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Gina Rinehart: Government to Blame for High Mining Costs

The price of iron ore has lost more than two-thirds of its value since its peak in 2011. It is currently priced at less than $50 a ton, and according to...

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|Mar 12|magazine6 min read

The price of iron ore has lost more than two-thirds of its value since its peak in 2011. It is currently priced at less than $50 a ton, and according to some economists, it hasn’t even hit rock bottom. By that time, “bankruptcy” will be writ large on many a small miners’ walls. It will also have given Gina Rinehart indigestion.

Until recently, Rinehart was considered the richest woman in the world with $20 billion in her bank account. The plummeting of iron ore’s price has now wiped out about 36 percent of her wealth, leaving her with less than $15 billion, as reported by the Australian Broadcasting Corporation (ABC).

Rinehart, an Australian, is the heiress of Lang Hancock, her father, who built up Hancock Prospecting. Interviewed by ABC, historian David Lee explained, "Lang Hancock's main fortune was built on royalty deals. He wasn't able to bring to culmination some of the more ambitious ventures in his own right to establish a mine.”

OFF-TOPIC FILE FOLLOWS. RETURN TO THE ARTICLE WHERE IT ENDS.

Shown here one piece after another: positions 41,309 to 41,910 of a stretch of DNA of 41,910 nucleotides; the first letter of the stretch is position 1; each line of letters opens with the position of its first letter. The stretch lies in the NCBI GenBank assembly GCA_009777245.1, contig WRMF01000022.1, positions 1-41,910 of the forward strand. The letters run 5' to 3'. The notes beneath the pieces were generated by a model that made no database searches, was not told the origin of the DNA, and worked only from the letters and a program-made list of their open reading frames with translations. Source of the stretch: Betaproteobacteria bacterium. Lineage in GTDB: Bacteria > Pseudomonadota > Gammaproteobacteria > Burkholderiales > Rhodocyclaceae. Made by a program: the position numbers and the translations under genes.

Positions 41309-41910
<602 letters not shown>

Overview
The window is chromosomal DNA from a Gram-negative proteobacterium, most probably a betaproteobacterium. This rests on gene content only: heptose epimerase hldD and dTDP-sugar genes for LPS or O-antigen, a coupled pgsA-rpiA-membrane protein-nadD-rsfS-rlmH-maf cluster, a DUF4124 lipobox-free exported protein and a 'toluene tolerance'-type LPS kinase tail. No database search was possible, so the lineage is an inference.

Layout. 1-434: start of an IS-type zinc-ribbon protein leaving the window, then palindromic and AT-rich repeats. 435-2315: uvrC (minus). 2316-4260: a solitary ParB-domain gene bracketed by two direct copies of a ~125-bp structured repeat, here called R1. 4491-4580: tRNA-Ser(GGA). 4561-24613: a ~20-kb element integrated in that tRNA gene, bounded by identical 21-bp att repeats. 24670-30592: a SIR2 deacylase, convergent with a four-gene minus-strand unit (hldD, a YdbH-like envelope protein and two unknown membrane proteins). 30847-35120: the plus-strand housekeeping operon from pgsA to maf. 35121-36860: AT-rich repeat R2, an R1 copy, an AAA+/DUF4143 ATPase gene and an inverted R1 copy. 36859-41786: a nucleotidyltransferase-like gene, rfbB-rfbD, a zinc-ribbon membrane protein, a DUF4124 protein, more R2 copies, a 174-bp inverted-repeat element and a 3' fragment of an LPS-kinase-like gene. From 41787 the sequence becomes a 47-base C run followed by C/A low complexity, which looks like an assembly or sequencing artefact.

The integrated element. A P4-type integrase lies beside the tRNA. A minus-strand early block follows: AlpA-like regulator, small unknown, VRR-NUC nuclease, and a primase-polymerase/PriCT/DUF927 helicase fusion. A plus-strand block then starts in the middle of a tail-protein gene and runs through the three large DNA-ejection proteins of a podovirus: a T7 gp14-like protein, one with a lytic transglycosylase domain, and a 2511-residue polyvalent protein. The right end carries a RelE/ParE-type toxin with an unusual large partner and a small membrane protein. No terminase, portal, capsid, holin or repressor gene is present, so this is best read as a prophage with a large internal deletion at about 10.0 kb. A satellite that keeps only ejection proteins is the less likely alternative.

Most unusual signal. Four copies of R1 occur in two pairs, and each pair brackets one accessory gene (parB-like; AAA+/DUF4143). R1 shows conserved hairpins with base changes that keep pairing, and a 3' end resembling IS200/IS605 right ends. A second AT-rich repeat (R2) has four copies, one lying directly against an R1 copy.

According to ABC, “After a ten-year struggle, Gina Rinehart negotiated a $7.9 billion debt deal using a combination of multiple export credit agencies and commercial banks.” Rinehart would use this investment as leverage to began building the Roy Hill mine, in Pilbara, Western Australia, for $10 billion. If the dream had escaped dad it was not going to slip out of the daughter’s hands. In the process, Rinehart would gain respect among her peers as a businessperson in her own right.

Then mining giants Rio Tinto and BHP Billiton began flooding the market with iron ore puncturing its price like a balloon.

The Roy Hill mine is about two-thirds finished. By the time it’s fully operational its capacity will be 55 million tons per year. 80 percent of its production has already been contracted. The drop in iron ore’s value, however, means that Roy Hill will be lucky if it breaks even.

Rinehart has taken out her misfortune on the Australian state and federal government, claiming that building costs have affected Roy Hill, not the drop in the price of iron ore. Quoted in the Sydney Morning Herald, Rinehart says, "What affects the project is high costs...As I have said so many times it is really important government cost burdens are lowered. We have regulations; be it approval processes, be it permits, be it licences, be it the checks that have to go on after those compliances."

"They have to cut these government cost burdens because our costs are incredible," Mrs Rinehart said.